Ed Welch discusses how to “combat” and “tackle” stupid love and fickle “chemistry”:
My pleas were powerless. I resorted to rudeness, then begging. I think I inserted a few prayers for pre-wedding catastrophe—things like global flooding—that would keep them from getting to the church. All to no avail. They were married a few months later, separated within a year, divorced within two. Somehow, the stupidity lasted until the wedding ceremony and maybe a few hours after, which is the natural progression of stupid love. Something happened while they were driving away from the reception that cured her disease. Then all she could think was, “What have I done?”
Love, of course, is not stupid.
Chemistry, masquerading as love, is stupid.
Which brings us to the final point, the solution to our problem. At some point you need tell the Christian story in a way that addresses the things that people most want for their own lives, the things that they are trying to find outside of Christianity, and show how Christianity can give it to them. Alasdair MacIntyre said this about narratival apologetics: “That narrative prevails over its rivals which is able to include its rivals within it, not only to retell their stories as episodes within its story, but to tell the story of the telling of their stories as such episodes.” Read that sentence again.
There is a way of telling the gospel that makes people say, “I don’t believe it’s true, but I wish it were.” You have to get to the beauty of it, and then go back to the reasons for it. Only then, when you show that it takes more faith to doubt it than to believe it; when the things you see out there in the world are better explained by the Christian account of things than the secular account of things; and when they experience a community in which they actually do see Christianity embodied, in healthy Christian lives and solid Christian community, that many will believe.
An awesome testimony of a bank robber and soon-to-be lawyer who was saved by grace. You can read a more detailed account about how the law library in prison transformed his life here.
On the one hand, to opt out of the HPV vaccination programs, as a few Christian schools have done, makes sense based on 1) the belief that proper education and maturity in their faith can do far more than a vaccine can for these girls and 2) the risk that opting in would take away one obstacle from these girls diving into promiscuity. On the other hand, I don’t know if opting-in is necessarily mutually exclusive with properly educating and anchoring these students in their faith. If anything, it might be a case of “better to be safe than sorry”. In any case, that there are divided thoughts not only between these schools and non-religious schools, but also within the Christian community, is no surprise at all:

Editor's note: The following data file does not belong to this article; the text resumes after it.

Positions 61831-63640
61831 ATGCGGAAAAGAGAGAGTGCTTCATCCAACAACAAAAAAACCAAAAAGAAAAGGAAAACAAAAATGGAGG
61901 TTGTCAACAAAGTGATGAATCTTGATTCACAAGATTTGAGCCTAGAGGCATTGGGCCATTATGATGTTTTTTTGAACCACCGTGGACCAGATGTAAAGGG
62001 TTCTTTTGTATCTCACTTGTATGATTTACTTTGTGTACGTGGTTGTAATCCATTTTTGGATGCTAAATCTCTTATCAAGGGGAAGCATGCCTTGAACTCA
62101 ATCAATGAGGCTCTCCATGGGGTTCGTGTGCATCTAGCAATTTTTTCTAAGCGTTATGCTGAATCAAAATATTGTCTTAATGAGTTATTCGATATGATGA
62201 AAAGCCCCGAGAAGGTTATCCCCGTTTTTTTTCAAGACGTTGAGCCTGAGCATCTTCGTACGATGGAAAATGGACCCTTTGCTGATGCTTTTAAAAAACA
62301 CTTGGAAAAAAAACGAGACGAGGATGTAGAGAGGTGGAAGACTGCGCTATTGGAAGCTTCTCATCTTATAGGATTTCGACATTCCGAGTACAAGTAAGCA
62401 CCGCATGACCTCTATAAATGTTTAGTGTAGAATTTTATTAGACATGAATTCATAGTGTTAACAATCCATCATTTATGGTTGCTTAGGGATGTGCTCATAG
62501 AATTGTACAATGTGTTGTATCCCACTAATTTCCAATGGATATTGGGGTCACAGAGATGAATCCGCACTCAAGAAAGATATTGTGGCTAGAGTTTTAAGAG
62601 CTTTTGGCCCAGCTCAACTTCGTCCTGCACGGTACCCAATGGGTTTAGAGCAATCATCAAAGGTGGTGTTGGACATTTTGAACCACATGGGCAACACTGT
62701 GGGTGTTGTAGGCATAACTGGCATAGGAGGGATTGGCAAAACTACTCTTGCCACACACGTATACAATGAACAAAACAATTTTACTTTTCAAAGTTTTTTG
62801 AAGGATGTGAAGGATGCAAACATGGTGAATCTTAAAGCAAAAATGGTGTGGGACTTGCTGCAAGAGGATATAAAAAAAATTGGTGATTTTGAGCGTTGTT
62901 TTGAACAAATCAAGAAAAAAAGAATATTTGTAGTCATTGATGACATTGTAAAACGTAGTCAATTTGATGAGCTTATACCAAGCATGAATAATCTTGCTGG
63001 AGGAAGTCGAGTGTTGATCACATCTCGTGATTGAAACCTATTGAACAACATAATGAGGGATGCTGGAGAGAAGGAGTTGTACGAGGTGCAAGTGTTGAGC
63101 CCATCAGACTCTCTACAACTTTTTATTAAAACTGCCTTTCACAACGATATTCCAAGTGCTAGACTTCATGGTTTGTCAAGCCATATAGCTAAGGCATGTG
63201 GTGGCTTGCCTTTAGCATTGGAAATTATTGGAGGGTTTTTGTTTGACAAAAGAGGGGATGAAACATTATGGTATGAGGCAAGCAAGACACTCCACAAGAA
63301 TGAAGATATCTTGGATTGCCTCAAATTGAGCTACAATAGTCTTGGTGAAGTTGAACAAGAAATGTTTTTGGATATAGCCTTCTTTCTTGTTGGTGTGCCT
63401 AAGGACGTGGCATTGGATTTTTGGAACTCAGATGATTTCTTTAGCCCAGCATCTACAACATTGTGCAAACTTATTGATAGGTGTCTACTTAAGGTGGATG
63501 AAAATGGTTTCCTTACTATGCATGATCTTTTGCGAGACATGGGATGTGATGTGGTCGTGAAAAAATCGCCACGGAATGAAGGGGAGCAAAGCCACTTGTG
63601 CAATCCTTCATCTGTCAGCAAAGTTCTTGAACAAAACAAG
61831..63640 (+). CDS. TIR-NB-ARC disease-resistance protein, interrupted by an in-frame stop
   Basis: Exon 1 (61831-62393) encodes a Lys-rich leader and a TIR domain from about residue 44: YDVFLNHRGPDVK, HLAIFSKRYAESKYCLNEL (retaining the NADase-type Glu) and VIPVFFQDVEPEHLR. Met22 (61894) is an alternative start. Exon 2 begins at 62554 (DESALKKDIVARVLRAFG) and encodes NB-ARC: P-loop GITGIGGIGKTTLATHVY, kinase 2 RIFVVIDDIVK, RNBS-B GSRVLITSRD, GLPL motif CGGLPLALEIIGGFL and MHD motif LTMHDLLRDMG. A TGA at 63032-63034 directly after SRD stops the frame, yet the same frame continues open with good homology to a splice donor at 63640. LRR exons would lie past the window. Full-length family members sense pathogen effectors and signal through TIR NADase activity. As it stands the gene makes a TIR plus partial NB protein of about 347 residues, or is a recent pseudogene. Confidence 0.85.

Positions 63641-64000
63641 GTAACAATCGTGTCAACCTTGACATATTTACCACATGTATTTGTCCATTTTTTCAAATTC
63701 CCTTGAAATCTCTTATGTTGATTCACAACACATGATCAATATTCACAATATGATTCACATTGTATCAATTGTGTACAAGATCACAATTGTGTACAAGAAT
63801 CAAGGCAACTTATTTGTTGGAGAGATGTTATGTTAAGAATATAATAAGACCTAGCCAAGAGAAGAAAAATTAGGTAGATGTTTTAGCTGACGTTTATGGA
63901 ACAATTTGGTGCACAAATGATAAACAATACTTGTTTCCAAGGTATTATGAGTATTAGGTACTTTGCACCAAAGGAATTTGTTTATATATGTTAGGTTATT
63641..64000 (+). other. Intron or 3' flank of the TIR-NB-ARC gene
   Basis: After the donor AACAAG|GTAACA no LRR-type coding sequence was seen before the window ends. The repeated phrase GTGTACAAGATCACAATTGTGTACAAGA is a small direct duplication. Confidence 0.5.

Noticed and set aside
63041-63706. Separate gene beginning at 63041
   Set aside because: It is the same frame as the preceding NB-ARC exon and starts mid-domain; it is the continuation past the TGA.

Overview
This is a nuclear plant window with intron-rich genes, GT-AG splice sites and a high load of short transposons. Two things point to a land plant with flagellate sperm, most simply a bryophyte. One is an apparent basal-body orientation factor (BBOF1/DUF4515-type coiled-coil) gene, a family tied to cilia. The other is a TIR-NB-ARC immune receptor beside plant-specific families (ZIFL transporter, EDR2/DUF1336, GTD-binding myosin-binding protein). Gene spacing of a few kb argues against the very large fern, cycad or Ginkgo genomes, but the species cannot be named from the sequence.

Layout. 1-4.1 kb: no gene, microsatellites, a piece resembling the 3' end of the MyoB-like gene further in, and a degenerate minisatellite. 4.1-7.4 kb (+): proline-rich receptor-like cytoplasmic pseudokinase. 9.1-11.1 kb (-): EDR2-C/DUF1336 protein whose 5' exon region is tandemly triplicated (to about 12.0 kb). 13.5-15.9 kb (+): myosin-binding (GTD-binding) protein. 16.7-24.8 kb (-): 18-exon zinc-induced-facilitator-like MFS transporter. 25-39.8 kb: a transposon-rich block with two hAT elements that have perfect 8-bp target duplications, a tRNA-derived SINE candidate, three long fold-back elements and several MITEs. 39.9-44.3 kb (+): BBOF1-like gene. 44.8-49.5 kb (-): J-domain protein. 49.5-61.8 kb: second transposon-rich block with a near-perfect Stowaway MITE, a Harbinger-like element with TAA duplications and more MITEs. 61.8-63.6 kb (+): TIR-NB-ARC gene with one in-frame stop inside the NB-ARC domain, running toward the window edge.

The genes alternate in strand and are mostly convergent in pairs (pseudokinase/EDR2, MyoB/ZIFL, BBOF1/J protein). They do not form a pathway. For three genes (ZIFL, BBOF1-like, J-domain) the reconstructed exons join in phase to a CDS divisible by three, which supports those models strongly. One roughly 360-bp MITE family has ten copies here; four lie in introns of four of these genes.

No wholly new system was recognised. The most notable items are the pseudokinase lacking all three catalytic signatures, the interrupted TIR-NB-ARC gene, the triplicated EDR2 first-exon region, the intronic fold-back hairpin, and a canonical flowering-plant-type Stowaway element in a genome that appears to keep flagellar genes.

It was reported last week that some schools have opted out of the HPV vaccination programme on the grounds of Christian principles and this has, predictably, caused outrage among a certain type of commentator.
In The Guardian for instance, Reni Eddo-Lodge asserts that “It’s absurd [or “an absolute scandal”] for schools to opt out because of ‘Christian values’.”
Having said that, which is more presumptuous: to tell girls they have the right, the freedom and the intelligence to make informed choices about their lives and actions, or that they’re so prone to promiscuity that they must take drugs to obviate the consequences?
Haha, I really like the crime scene one.
Big Appetites is a series of fine art photographs by artist Christopher Boffoli. The series presents tiny, meticulously detailed figures posed in real food environments, referencing both a cultural fascination with tiny things as well as an American enthusiasm for excess, especially in the realm of food.
The photographs have been published in more than 90 countries around the world.
If you have a strong connection to your stuffed Pooh bear, you’d better look away now. In knitwork artist Patricia Waller’s Broken Heroes series, now up at Berlin’s Galerie Deschler, which we recently spotted over at We Heart, your childhood heroes have fallen on some hard times — Bert is scruff-faced on the street and Ernie-less, Superman has made a serious miscalculation in his navigation, and we’re not even sure how Spider-Man got into that position. Waller’s witty pieces range from lighthearted to incredibly dark, but they’re all imbued with a twisted commentary on the one-dimensional personas of pop culture standbys. Click through to be shocked by how far cartoons can really fall, and then if you haven’t had enough, head over to Waller’s website to see more of her work.